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Brooks giddy about Obama’s call for prison reform

By Bobbi Booker/Special to the NNPA from the Philadelphia Tribune
On July 27, 2015

President Barack Obama walks in the Residential Drug Abuse Prevention Unit at El Reno Prison. Obama is the first U.S. sitting president to visit a prison. He called for prison reform in a speech at the NAACP 106th National Convention.
Credit: Pete Souza/White House

PHILADELPHIA – Immediately following President Barack Obama’s speech in Philadelphia this week, NAACP President Cornell W. Brooks said it’s an issue the country cannot ignore.

“Just on a heart level, I could not have been more moved by the president’s speech because many of the people that were most affected by what he said couldn’t vote for him today, because they don’t have the right to vote,” he said. “Even if they could vote for him on the outside, there are millions of them locked up on the inside, out of sight and seemingly out of mind. But he made clear today they are not out of sight and they are not out of mind. And when he said there are a million fathers locked up, ask ourselves this: how many children does that represent?

“How much of America does that represent?” Brooks asked. “I thought it was an extraordinary address, and it moved me profoundly. I spent the better part of seven years in Newark, New Jersey, working on prison reentry; and that I have a president that says he is concerned about the issue, but not just concerned about the issue, but concerned enough to go to a prison, that’s important. Because, heretofore, no one from the White House has been in the prison, at least not while they were serving as president. So, it is very powerful.”

Since Congress enacted mandatory minimum sentences for drug crimes, the federal prison population has multiplied, from just 24,000 in the 1980s to more than 214,000, according to Families Against Mandatory Minimums. In 2010, Obama signed the Fair Sentencing Act, cutting penalties for crack cocaine offenses. And, last year, the independent Sentencing Commission reduced guideline ranges for drug crimes and applied those retroactively.

“The president is taking a major risk here: he’s standing on the side of people who have been despised, dehumanized, locked away and cast out of society,” said Brooks. “For a president who resides in the White House to go to a prison is making a statement that his oath of office speaks to people who literally are out of sight and out of mind. It is a bold statement. It is a bold reform plan.

“But the president understands all too well: he cannot do this alone,” he added. “Congress cannot do it alone. We have to stand with him, stand behind those in Congress who are standing for criminal justice reform, which is why we have supported America’s journey for justice in terms of talking about our lives, our votes, our jobs, our schools matter.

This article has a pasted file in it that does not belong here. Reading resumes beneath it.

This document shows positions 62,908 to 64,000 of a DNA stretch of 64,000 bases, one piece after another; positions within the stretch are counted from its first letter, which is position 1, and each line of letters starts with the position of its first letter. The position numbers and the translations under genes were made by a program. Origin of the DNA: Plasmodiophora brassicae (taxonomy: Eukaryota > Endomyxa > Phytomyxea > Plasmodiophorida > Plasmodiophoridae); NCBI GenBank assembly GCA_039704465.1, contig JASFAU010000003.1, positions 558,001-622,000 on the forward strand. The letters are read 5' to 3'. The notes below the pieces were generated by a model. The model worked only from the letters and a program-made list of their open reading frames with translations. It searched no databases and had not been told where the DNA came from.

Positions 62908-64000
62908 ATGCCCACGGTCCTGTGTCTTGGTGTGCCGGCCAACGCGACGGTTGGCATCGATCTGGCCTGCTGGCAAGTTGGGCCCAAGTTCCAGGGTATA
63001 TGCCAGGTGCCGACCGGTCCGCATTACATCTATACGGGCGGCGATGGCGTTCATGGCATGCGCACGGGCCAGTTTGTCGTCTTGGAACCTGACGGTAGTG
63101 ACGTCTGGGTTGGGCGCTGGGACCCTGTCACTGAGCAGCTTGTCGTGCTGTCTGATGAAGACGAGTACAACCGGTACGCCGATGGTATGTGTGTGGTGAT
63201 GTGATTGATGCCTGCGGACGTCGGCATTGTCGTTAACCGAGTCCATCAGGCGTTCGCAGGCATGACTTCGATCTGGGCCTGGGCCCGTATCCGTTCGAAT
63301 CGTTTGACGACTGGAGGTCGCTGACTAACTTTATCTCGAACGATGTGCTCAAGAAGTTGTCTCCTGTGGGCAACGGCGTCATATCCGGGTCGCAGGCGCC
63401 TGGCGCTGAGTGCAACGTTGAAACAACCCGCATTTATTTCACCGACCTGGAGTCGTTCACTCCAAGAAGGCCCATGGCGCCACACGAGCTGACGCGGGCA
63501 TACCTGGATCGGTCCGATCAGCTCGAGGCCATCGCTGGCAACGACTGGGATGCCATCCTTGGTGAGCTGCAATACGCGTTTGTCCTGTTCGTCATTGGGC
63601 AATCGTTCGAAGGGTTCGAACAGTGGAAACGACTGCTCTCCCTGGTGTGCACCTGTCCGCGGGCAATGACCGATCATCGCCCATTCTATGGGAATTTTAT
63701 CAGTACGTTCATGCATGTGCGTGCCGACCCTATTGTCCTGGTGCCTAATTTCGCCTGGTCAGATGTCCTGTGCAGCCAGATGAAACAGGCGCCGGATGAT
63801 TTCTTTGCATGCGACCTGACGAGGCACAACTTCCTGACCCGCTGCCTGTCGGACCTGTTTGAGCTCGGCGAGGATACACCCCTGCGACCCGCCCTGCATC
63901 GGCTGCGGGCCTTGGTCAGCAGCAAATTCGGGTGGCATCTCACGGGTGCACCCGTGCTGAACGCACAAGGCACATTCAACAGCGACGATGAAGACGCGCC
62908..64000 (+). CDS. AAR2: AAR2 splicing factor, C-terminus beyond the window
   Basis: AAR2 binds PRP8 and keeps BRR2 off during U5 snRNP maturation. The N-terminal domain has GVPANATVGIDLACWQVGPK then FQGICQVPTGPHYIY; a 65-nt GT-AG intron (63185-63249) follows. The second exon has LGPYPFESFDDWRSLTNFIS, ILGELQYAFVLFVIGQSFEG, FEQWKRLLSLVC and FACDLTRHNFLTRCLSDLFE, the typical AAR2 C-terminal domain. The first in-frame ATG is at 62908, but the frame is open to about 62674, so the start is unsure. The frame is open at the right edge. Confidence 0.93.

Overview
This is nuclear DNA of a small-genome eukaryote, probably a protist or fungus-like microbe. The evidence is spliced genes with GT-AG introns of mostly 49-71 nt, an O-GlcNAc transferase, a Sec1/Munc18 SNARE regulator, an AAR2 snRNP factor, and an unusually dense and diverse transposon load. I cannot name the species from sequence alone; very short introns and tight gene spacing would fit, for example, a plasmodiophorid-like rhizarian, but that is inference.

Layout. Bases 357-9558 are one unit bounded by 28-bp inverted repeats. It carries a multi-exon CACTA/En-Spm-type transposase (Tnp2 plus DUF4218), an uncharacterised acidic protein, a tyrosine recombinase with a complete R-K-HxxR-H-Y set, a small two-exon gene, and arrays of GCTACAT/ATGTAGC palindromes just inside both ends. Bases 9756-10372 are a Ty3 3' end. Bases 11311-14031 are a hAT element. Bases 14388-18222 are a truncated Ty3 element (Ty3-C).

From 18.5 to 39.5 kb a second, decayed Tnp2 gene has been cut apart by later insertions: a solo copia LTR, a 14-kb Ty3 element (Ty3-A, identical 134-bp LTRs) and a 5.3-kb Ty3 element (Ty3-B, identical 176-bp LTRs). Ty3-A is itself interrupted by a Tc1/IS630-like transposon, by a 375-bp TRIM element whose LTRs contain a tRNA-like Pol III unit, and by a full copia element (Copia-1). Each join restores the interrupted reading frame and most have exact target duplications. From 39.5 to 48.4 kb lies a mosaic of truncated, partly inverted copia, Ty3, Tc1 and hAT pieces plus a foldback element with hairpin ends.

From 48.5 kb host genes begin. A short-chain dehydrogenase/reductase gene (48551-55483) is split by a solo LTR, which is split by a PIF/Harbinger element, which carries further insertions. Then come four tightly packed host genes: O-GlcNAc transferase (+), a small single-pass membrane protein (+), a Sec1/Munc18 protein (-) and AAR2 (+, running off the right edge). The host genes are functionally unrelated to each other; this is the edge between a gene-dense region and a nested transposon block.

Our lives can’t really matter if we get profiled at will. Our lives don’t really matter if in fact we can be, as a people, sentenced under draconian drug laws. Our lives, our life as a country, matters less, if you have 2.3 million people behind bars – when African-American men are 21-times more likely to lose their lives at the hands of the police than their white counterparts. We’ve got to do something about this.”

In places like Baltimore, New York and Ferguson tensions between law enforcement and their communities have spilled out into the open, underscoring longstanding concerns among minority communities they’re treated differently in the criminal justice system. As the leader of the nation’s oldest civil rights organization, Brooks has pledged to continue its mission of advocacy that began over a century ago.

“I don’t think that anyone who gathered together to create the NAACP 106 years ago could have imagined a day when we’d have the first African-American president speak to our delegates,” said Brooks. “Who could have imagined an organization, of whom only a minority were African American, to have created an iconic American institution, that being the NAACP. And, to have the first Black president stand before us and lay out a bold, visionary plan for reform?

“That was hard to imagine then, but I guess I believe today we’re called to exercise our moral and civic imagination to imagine a country in the future that represents the promise of the past,” he said. “The NAACP that we inherited is the NAACP that we should give to the next generation: bold, powerful, risk-taking, willing to do great things because we’re willing to be courageous. That’s who we are, that’s who we represent and that’s what we’re going to do.”

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